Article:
3. Australian households are carrying record levels of debt and their position is made more precarious by the low wages growth. Please read my blog – Australia’s household debt problem is not new – it is a neo-liberal product – for more discussion on this point.
As cuts spending, growth falters and taxation revenue falls – the Federal government is then just chasing its own tail at the expense of the unemployed who have to wear the costs of this folly.
Suppressing growth also leads to this declining wages growth profile, which further undermines the tax base of the Government.
Round and round it goes – totally unnecessary and very damaging.
Workers not sharing in productivity growth
Even though there has been some modest real wages growth in the last three quarters, it is clear that workers have not been sharing in the productivity growth generated in the Australian economy over the same period.
Productivity growth provides the ‘non-inflationary’ space for real wages to grow and for material standards of living to rise.
But, one of the salient features of the neo-liberal era has been the on-going redistribution of national income to profits away from wages. This feature is present in many nations.
This has occurred because real wages growth has lagged behind productivity growth and the extra real income produced as been expropriated by capital in the form of profits.
The suppression of real wages growth has been a deliberate strategy of business firms, exploiting the entrenched unemployment and rising underemployment over the last two or three decades.
The aspirations of capital have been aided and abetted by a sequence of ‘pro-business’ governments who have introduced harsh industrial relations legislation to reduce the trade unions’ ability to achieve wage gains for their members. The casualisation of the labour market has also contributed to the suppression.
The so-called ‘free trade’ agreements, which are currently in the spotlight, have also contributed to this trend.
That redistribution of national income to profits continues in Australia.
I consider the implications of that dynamic in this blog – The origins of the economic crisis. As you will see, I argue that without fundamental change in the way governments approach wage determination, the world economies will remain prone to crises.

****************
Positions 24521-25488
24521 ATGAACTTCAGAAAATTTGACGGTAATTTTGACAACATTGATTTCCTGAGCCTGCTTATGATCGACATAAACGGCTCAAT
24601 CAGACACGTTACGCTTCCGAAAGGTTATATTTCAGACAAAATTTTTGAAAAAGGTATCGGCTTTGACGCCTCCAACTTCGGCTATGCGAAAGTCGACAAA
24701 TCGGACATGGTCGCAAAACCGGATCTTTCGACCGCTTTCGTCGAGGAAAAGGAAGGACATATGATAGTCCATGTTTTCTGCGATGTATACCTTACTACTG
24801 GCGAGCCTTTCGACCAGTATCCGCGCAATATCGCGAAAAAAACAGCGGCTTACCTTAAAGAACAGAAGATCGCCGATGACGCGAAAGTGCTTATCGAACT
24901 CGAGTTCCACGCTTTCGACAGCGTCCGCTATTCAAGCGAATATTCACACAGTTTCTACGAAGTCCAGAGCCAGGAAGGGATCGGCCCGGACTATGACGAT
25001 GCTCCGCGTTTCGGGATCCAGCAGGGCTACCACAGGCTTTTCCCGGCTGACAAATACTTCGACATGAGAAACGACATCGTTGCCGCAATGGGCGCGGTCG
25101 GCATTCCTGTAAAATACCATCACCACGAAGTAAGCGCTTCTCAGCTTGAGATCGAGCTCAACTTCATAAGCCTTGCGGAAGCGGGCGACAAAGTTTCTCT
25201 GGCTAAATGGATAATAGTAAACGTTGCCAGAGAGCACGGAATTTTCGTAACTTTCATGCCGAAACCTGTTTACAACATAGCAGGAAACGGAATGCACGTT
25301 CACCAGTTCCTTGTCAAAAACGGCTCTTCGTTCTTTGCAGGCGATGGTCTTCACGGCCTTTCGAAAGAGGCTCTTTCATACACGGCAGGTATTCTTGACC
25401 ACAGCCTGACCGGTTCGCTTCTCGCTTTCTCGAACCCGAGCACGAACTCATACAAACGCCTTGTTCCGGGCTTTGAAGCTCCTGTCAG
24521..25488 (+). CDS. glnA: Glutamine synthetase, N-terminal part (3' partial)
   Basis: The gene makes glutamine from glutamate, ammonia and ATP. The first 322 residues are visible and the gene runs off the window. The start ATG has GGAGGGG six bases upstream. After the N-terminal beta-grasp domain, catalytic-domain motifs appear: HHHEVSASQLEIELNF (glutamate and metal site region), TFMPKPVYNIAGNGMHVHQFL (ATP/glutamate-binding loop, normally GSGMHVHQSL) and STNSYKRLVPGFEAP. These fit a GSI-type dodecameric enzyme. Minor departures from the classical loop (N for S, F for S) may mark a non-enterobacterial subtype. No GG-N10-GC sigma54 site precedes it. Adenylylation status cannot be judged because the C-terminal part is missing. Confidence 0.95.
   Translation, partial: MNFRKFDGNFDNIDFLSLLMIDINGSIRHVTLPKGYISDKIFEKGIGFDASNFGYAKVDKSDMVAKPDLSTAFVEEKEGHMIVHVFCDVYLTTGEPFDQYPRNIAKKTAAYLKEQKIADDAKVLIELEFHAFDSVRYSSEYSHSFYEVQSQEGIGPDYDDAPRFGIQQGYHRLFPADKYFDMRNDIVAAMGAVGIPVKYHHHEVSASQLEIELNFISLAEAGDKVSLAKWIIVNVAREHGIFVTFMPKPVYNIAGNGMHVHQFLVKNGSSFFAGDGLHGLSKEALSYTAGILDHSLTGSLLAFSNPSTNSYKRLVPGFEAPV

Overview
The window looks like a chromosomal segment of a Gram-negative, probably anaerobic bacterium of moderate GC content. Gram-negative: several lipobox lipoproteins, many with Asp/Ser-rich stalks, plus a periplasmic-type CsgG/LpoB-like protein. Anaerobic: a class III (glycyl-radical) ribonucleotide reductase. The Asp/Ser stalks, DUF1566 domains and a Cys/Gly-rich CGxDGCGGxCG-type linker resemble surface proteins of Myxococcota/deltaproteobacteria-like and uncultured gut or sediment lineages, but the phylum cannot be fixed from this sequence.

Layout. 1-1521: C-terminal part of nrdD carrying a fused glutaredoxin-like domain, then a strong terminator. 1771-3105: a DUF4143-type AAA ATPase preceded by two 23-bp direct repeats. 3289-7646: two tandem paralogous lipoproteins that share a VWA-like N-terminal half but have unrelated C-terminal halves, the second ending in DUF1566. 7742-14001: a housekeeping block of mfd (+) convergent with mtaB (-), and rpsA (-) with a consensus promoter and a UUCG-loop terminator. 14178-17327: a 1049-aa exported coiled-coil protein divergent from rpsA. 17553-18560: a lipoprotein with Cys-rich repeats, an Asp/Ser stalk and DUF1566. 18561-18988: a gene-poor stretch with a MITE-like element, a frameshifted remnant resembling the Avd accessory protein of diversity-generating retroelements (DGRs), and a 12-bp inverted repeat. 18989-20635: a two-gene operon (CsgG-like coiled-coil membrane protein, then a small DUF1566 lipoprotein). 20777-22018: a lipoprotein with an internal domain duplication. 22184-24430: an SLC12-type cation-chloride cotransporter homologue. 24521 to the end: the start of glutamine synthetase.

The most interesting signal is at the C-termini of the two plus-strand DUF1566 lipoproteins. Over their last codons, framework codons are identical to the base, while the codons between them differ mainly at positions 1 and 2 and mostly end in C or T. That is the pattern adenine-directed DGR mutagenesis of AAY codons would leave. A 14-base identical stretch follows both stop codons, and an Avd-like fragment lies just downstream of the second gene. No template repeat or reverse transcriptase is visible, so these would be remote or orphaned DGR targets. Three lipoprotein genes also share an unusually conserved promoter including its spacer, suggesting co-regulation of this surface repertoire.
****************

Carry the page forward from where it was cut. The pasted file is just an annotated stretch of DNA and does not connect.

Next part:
In summary, the substantial redistribution of national income towards capital over the last 30 years has undermined the capacity of households to maintain consumption growth without recourse to debt.
One of the reasons that household debt levels are now at record levels is that real wages have lagged behind productivity growth.
The next graph shows the annual hourly real wage change for the private sector (blue bars) and the annual hourly productivity growth (green line) since the March-quarter 2001. The black line is the trend productivity growth over the same time period.
Productivity growth has strengthened over the last two quarters and over the last 5 years has been well above the growth in real wages.
Historically (for periods which data is available), rising productivity growth was shared out to workers in the form of improvements in real living standards. Higher rates of spending driven by the real wages growth then spawned new activity and jobs, which absorbed the workers lost to the productivity growth elsewhere in the economy.
The neo-liberal period marked a shift in that relationship.
Clearly, since the September-quarter 2011, the payoff to workers from the positive productivity growth has been less than proportional with real wages growth lagging productivity growth.
Taking a longer view, the following graph shows the total hourly rates of pay in the private sector in real terms (deflated with the CPI) (blue line) from the inception of the Wage Price Index (September-quarter 1997) and the real GDP per hour worked (from the national accounts) (green line) to the December-quarter 2016.
I have extrapolated the productivity data from the September-quarter 2016 using the average growth rate for the last 10 years to smooth out cycles etc.
Over that time, the real hourly wage index has grown by 11.9 per cent, while the hourly productivity index has grown by 29.8
If I started the index in the early 1980s, when the gap between the two really started to open up, the productivity index would stand at around 180 and the real wage index at around 115.
This gap represents a massive redistribution of national income to profits and away from wage-earners. For more analysis of why the gap represents a shift in national income shares, please read the blog – Australia – stagnant wages growth continues.
Where does the real income that the workers lose by being unable to gain real wages growth in line with productivity growth go? Answer: Mostly to profits. One might then claim that investment will be stimulated.
At the onset of the GFC (December-quarter 2007), the Investment ratio (percentage of private investment in productive capital to GDP) was 23.8 per cent.
It peaked at 24.3 per cent in the September-quarter 2013. But in recent quarters as the gap between real wages growth and productivity growth widens, the Investment ratio has fallen and in the September-quarter 2016 it stood at 19.8 per cent and is falling.
The downward shift in the non-mining investment ratio is more stark than that.